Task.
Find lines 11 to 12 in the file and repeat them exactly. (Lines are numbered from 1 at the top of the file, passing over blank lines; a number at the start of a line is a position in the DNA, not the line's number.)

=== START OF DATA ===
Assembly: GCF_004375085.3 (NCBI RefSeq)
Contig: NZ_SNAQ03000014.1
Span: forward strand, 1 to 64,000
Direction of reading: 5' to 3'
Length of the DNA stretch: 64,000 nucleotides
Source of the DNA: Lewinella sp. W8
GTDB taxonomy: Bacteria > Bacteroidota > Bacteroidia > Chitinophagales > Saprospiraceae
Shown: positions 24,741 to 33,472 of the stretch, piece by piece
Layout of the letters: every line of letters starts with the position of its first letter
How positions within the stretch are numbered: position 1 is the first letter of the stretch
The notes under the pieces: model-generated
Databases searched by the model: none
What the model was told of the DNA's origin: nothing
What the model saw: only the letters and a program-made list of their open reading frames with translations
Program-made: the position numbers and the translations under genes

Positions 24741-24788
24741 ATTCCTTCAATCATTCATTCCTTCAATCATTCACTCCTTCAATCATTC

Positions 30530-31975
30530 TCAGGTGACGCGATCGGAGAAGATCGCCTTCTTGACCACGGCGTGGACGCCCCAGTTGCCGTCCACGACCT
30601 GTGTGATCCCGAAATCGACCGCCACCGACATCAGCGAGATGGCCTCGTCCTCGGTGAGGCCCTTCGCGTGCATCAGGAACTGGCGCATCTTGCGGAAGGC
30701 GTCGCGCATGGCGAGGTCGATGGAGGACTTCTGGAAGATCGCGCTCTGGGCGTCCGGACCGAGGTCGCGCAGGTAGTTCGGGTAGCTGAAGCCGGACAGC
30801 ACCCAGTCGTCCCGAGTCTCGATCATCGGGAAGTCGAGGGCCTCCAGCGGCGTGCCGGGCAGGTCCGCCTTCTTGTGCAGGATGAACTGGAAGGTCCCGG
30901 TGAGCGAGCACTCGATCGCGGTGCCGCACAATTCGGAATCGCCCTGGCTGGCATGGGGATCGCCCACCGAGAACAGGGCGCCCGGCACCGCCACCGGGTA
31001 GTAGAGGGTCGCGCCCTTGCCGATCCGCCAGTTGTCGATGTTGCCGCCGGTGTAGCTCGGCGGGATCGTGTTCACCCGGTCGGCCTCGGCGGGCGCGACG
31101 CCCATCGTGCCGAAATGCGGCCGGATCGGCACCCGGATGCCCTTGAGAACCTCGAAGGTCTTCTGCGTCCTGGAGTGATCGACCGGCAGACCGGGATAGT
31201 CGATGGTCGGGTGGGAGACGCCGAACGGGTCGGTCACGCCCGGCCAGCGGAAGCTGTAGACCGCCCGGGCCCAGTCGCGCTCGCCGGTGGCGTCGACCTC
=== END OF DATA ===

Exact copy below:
The notes under the pieces: model-generated
Databases searched by the model: none